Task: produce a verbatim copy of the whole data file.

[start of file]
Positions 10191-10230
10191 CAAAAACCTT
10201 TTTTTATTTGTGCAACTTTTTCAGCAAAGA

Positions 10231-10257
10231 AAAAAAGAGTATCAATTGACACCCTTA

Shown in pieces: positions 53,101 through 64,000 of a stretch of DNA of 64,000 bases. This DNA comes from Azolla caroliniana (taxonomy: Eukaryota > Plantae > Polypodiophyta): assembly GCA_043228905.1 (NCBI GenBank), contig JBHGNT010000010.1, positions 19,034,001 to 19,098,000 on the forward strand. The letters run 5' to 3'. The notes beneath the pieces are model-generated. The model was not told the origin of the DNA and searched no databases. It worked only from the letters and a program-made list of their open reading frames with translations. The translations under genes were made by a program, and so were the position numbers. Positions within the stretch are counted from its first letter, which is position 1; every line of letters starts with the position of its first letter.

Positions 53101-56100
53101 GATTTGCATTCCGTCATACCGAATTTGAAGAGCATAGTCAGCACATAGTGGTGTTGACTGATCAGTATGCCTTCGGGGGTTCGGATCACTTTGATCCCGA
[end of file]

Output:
Positions 10191-10230
10191 CAAAAACCTT
10201 TTTTTATTTGTGCAACTTTTTCAGCAAAGA

Positions 10231-10257
10231 AAAAAAGAGTATCAATTGACACCCTTA

Shown in pieces: positions 53,101 through 64,000 of a stretch of DNA of 64,000 bases. This DNA comes from Azolla caroliniana (taxonomy: Eukaryota > Plantae > Polypodiophyta): assembly GCA_043228905.1 (NCBI GenBank), contig JBHGNT010000010.1, positions 19,034,001 to 19,098,000 on the forward strand. The letters run 5' to 3'. The notes beneath the pieces are model-generated. The model was not told the origin of the DNA and searched no databases. It worked only from the letters and a program-made list of their open reading frames with translations. The translations under genes were made by a program, and so were the position numbers. Positions within the stretch are counted from its first letter, which is position 1; every line of letters starts with the position of its first letter.

Positions 53101-56100
53101 GATTTGCATTCCGTCATACCGAATTTGAAGAGCATAGTCAGCACATAGTGGTGTTGACTGATCAGTATGCCTTCGGGGGTTCGGATCACTTTGATCCCGA